·       FHA 203k loan

If a piece of HUD real estate you’re looking at requires lots of repairs, you might consider using an FHA 203k loan to finance it. This allows you to finance both the repairs on a property as well as its purchase price.


If you are looking for a property owned by HUD which requires lots of repairs, you might consider using an FHA 203k loan to finance it. An FHA 203k loan, (sometimes also called a Rehab Loan or FHA Construction loan) allows you to finance both the house itself and repairs required at the house. Since FHA monitors and verifies repairs, hence they are willing to provide loan for the house, it wouldn’t otherwise consider for a loan. Lenders often don’t approve loans for homes in need of major repairs; FHA 203k loan addresses this common problem.

Where to get HUD home loans – Comparing conventional, FHA and VA loans

Financing options for HUD home include conventional, FHA and VA loans.

·       Conventional loan

A mortgage that is not backed or insured by the government, including all Federal Housing Administration, Department of Veterans Affairs, etc. is a conventional loan. Interest rates and other terms and conditions of a conventional loan are usually fixed.

·       FHA loan

A loan that is insured by the Federal Housing Administration is an FHA loan. Actually, The FHA does not lend money; it just backs qualified lenders in case of mortgage default. There are certain criteria that need to be met by both borrowers and lenders to get FHA approval.



·       VA loans

Like with FHA loans, VA loans are insured by the U.S. Department of Veterans Affairs, or VA. The VA does not lend money; it insures qualified lenders. If a borrower defaults on their home loan, then the lender is protected by the VA. The lenders and borrowers must both meet qualifications to be VA eligible.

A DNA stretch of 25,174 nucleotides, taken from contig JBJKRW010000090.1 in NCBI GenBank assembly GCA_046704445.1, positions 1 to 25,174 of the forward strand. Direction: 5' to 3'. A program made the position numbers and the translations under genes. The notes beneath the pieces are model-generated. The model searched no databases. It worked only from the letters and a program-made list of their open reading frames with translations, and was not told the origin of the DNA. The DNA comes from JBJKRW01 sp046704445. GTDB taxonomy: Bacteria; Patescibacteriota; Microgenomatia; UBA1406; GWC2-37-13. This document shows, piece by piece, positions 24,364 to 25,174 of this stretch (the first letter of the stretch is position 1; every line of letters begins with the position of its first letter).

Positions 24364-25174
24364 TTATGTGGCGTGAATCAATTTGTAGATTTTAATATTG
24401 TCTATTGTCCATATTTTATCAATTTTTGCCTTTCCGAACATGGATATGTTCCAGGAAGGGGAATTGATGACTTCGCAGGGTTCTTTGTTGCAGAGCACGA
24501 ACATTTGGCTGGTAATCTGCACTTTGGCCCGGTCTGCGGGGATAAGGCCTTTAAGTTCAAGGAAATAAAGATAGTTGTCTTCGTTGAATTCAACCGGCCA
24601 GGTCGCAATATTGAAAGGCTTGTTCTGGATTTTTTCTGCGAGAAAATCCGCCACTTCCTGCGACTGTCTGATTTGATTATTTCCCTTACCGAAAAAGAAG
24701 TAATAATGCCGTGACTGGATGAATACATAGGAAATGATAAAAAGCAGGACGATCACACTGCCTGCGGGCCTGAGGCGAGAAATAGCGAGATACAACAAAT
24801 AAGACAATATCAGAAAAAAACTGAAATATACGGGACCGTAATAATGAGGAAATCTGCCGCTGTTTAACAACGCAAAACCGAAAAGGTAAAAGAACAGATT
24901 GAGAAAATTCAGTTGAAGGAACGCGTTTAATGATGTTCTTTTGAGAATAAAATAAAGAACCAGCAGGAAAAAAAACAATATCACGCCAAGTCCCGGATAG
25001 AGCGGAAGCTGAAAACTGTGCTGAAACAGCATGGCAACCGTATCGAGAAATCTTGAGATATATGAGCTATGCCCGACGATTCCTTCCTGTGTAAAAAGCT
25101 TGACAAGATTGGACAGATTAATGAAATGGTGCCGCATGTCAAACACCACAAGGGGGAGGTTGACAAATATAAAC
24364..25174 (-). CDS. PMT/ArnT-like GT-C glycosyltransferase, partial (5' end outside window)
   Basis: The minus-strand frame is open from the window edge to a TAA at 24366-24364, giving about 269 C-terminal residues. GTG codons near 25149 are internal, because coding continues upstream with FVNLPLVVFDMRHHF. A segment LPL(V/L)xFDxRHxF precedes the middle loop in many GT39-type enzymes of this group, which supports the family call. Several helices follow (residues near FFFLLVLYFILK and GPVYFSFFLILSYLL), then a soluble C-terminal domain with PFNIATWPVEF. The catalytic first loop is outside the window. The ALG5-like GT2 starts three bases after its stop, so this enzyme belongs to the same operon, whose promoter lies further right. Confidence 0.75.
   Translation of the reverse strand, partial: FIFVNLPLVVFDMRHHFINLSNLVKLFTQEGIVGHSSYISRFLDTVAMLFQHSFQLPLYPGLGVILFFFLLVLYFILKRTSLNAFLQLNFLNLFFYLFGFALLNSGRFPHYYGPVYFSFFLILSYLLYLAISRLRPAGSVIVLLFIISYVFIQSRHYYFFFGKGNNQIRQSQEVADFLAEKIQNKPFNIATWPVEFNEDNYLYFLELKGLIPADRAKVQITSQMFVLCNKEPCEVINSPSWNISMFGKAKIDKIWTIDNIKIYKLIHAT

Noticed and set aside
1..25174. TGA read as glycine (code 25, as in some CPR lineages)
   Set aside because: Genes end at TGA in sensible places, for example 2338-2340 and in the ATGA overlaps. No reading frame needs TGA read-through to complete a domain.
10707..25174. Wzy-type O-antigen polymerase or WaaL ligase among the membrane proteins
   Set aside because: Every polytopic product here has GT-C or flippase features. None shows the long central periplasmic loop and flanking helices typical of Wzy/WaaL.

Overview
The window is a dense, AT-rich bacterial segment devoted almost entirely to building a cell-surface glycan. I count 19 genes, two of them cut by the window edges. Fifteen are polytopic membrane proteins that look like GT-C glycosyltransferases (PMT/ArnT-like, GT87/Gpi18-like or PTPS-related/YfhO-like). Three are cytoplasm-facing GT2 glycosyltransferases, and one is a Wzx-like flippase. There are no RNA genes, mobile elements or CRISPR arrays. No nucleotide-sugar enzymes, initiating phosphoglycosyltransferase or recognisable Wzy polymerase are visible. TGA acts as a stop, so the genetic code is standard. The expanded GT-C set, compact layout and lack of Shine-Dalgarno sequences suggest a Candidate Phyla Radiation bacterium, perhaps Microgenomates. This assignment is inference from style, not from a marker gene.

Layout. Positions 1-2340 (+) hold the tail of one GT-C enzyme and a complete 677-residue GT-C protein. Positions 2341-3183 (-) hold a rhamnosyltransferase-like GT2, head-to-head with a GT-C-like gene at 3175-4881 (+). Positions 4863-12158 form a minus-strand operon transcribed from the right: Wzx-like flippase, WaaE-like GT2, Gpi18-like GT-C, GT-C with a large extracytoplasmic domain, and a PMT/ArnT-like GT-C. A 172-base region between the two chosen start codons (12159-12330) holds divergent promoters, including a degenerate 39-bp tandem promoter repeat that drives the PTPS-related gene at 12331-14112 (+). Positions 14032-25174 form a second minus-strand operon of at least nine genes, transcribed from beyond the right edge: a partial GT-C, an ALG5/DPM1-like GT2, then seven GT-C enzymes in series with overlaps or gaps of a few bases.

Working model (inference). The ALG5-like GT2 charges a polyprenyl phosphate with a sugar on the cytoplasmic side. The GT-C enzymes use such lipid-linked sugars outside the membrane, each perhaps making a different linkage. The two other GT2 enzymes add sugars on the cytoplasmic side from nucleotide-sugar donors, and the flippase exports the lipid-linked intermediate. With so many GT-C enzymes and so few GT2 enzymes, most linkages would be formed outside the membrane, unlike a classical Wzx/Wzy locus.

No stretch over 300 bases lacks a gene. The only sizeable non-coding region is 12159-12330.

Your real estate agent can help you determine what programs, i.e. FHA, VA, and additional assistance options you might be eligible for; and your lender may even offer some creative suggestions.

Pros and Cons of an HUD house

It is very likely that you will find at a great in buying an HUD owned property because, HUD, in order to discharge properties faster, often sells them below market value. It is especially good news for investors looking to buy a house at a lower price and sell at a higher price.

One of the downside is that HUD homes can come with serious issues, and they might be hard to finance.

·       Pros

  • You’ll probably get a great deal (usually below market value price).
  • You won’t face appraisal delays, and you’ll see a faster closing.
  • You’ll have some of your closing costs also covered when you buy HUD property.

·       Cons

  • HUD owned properties may require some significant repairs.
  • Owner occupants have first priority, so investors aren’t eligible for every property.
  • Property which is not FHA insured, could be hard to finance.
  • Closings can take two months or more.
  • Bidding or negotiation can only be done through a HUD approved real estate agent.

Few Tips to Go

Make sure to inspect the property before submitting a bid. It will help in determining the condition of the house, which in turn will help you decide your offer.

It is advisable to dug deep into the available information regarding the house and pull data on its sales history, property taxes, and local comps as well as any disclosures and addendums, which will detail any known damage to the home as well as whether the property was used for drug manufacturing or other purposes.